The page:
Galatians is one of few Pauline letters to be accepted so easily as written by Paul himself. This is a result of many things. First, Paul includes is identity in the introduction of the letter. This is not enough to identify the original author of Galatians though. At the time of Paul writing his letters, there were a few who wrote counterfeit letters claiming to write in his name yet did not do so with his permission (Bowes 2008). However, the content of the text indicates Paul through and through. His genuine and humbling autobiography included in several parts of the letter is signature of Paul’s character (Boice 420).
There are two hypotheses as to the time this letter was written to the Galatians. The first references the Southern Galatia hypothesis. In his first missionary journey, Paul visits southern Galatia, composed of non-ethnic Galatians. If Paul wrote this letter to southern Galatians, it would have been written at an earlier date. If it was written to the northern Galatians (who he visited on his second missionary travel), then the letter would have been written at a later date (Boice 420) (Smith). The letter must have been written after the Jerusalem Council (the Apostolic Conference). The Jerusalem Council is generally thought to have happened in A.D. 48 or 49, so Paul’s letter must have been at least after A.D. 48 (Boice 420).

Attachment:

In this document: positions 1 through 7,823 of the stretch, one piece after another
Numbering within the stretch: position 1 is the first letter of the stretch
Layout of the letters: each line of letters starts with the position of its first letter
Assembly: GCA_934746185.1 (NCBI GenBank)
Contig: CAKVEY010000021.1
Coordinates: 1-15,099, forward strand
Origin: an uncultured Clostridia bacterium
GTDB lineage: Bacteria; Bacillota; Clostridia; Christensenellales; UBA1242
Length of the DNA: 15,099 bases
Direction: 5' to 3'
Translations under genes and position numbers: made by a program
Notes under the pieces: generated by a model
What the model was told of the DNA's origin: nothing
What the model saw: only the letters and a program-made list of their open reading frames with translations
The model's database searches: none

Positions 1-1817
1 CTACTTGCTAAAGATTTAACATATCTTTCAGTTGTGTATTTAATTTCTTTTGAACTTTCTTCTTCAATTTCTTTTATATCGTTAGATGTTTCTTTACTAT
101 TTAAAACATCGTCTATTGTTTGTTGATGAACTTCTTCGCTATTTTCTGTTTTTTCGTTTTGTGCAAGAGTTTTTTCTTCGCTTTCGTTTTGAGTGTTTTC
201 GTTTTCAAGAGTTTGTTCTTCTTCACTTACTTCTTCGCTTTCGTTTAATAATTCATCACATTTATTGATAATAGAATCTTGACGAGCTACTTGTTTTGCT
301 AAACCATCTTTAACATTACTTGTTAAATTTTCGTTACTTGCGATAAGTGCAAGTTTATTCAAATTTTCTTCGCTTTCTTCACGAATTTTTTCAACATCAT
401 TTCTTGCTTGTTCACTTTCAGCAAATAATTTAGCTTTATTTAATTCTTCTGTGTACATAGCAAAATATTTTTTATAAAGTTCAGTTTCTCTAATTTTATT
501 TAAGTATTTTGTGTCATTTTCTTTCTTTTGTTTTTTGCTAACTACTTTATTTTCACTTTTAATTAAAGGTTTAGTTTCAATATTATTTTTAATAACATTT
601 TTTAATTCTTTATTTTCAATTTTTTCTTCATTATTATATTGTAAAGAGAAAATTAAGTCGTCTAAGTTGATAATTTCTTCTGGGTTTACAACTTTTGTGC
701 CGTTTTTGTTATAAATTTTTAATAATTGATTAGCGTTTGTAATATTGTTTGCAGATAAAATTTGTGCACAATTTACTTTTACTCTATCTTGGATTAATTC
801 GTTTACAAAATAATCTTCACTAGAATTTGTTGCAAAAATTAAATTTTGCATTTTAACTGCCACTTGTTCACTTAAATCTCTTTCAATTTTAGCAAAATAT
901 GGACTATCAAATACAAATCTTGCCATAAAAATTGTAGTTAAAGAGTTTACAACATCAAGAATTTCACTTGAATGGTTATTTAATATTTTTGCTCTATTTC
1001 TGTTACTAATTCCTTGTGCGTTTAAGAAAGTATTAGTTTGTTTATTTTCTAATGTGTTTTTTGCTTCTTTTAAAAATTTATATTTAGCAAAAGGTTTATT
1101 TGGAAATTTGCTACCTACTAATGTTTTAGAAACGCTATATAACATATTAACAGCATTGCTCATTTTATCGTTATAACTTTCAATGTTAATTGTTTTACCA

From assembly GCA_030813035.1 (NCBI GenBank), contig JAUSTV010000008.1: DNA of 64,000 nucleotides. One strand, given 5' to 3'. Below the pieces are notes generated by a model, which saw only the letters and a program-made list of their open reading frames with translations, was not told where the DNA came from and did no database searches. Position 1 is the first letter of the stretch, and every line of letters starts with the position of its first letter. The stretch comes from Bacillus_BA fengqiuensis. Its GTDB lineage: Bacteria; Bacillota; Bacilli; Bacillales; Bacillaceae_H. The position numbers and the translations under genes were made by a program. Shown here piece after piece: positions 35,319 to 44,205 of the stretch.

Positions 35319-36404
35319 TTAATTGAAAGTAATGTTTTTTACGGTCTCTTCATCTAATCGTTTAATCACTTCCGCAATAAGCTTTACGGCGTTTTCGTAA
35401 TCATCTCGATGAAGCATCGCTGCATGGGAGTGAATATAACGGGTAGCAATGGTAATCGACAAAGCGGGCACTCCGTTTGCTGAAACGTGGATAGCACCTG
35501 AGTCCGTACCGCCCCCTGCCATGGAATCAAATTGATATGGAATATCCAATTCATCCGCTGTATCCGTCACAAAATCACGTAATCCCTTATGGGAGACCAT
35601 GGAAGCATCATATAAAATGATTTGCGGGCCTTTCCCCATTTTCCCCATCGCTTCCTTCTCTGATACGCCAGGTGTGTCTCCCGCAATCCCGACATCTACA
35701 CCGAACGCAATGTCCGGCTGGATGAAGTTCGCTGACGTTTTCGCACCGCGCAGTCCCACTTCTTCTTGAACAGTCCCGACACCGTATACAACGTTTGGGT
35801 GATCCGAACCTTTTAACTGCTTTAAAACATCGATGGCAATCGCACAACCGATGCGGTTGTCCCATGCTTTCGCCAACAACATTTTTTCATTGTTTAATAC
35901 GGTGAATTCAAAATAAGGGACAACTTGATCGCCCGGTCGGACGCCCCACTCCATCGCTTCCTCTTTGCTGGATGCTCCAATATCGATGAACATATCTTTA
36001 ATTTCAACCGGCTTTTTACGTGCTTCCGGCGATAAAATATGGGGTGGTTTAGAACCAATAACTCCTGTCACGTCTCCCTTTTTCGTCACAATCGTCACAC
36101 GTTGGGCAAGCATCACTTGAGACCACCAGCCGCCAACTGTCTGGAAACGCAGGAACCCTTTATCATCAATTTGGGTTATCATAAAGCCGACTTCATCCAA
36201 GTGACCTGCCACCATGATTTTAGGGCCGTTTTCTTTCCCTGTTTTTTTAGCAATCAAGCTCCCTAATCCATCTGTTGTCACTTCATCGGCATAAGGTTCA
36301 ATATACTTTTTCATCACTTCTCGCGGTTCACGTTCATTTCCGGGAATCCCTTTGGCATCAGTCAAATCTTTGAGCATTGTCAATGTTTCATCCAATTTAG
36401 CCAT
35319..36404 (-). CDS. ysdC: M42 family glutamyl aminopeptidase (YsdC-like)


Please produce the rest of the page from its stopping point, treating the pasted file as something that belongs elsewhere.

Who and Where were the Galatians?
The term "Galatia" stems from the Greek work Galatai meaning "Gauls" or "Celts" and refers to a people group that migrated from Europe to Asia Minor in the fourth century B.C. However, by the time of Paul the area that had become known as "Galatia" had well extended beyond the original borders unofficially established by the Gauls. Hence, a controversy has been stirring between scholars over the past few centuries over to whom Paul's epistle was actually addressed. Some believe it to be the ethnic Galatians in the north and others hold it to be the Roman citizens in the south district of the province. As a result, two hypothesis have been made (McDonald, 460).
North Galatia Hypothesis